For the next 21 years, Elder Nelson fulfilled his apostolic assignments with the companionship of his wife, Dantzel. Then, on a Saturday afternoon while she was seated beside him on the sofa in their home, “the Lord took her in the twinkling of an eye,” Elder Nelson said of her sudden and unexpected death. They had been married more than 59 years.
In 2006, he married Wendy L. Watson in the Salt Lake Temple.
Elder Nelson said that as his family began making plans to celebrate his 90th birthday, Sister Wendy Nelson asked him to make a list of highlights during his 30 years as an Apostle. When the Church News interviewed him in hopes of writing a “life story,” Elder Nelson waved off details about his personal interests (including his love of music and proficiency as a pianist and organist) and wanted to talk instead about the Church itself over the past three decades.
He commented on:
1. Church growth
The Church has more than doubled in size during the past 30 years, from 5.6-plus million members in 1984 to more than 15.2 million, as of the end of July. In 1984, there were 1,500 stakes; now there are more than 3,000; there were 198 missions then and 406 now.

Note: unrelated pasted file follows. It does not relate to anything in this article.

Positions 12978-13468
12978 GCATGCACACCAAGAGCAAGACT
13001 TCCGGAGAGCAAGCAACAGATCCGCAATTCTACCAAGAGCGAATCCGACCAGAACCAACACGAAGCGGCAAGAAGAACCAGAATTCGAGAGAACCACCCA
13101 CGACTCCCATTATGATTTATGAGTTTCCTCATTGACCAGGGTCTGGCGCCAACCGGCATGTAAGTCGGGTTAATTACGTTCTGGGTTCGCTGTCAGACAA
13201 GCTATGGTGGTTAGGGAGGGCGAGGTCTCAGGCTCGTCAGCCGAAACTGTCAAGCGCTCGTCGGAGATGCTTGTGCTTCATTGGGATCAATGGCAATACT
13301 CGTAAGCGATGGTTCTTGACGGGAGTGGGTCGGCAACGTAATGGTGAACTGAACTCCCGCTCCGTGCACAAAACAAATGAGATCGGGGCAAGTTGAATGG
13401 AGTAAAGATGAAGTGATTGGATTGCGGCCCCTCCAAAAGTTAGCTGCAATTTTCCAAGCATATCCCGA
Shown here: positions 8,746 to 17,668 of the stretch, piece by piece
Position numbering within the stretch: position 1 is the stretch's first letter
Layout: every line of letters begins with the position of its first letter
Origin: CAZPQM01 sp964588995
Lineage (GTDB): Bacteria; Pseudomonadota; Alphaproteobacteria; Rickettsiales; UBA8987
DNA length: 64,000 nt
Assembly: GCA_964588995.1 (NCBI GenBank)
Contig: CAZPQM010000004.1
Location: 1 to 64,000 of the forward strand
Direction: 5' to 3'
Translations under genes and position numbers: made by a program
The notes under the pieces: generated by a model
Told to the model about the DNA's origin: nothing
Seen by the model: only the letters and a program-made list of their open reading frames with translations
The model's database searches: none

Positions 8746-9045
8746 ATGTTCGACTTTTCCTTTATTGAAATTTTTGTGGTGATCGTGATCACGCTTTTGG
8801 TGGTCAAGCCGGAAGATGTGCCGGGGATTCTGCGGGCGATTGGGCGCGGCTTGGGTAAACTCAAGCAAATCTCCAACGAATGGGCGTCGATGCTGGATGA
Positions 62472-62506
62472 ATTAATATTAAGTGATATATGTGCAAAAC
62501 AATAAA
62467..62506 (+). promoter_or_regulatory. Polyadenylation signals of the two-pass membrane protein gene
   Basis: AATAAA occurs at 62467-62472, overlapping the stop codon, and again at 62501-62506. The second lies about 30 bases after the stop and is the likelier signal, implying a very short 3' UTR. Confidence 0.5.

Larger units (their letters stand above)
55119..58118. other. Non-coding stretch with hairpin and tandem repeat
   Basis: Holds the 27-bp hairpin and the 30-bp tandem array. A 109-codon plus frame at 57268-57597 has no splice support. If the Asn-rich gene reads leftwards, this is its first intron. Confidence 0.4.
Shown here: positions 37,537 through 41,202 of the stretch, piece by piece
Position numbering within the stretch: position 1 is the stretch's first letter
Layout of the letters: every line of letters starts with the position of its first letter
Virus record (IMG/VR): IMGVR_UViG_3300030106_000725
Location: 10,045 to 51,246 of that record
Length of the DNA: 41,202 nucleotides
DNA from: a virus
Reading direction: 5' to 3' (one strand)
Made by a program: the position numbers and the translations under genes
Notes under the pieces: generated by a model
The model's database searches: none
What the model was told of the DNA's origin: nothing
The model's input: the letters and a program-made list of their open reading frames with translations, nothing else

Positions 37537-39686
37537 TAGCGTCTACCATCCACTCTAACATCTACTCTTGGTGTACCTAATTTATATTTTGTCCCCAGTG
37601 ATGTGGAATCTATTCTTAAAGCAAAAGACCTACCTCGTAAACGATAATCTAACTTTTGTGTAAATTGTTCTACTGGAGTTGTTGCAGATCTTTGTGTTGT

When he was called to the Quorum of the Twelve, regional representatives were assigned to help the Apostles. Today, regional representatives no longer exist, and international Area Presidencies have been authorized to work in each area. “We now have 328 ordained Seventies in eight quorums. Eighty-eight are General Authority Seventies, and 240 are Area Seventies. These Seventies go where we cannot go. We are truly grateful for them.“
2. Apostolic declarations
“Two important apostolic declarations have been made in that 30-year period: ‘The Family: A Proclamation to the World’ in 1995 and ‘The Living Christ’ in the year 2000. The topics of these documents have eternal significance. The latter declaration is a testimony of the First Presidency and Quorum of the Twelve Apostles of Jesus Christ.”
3. Temple and Family History Executive Council, 1990–2007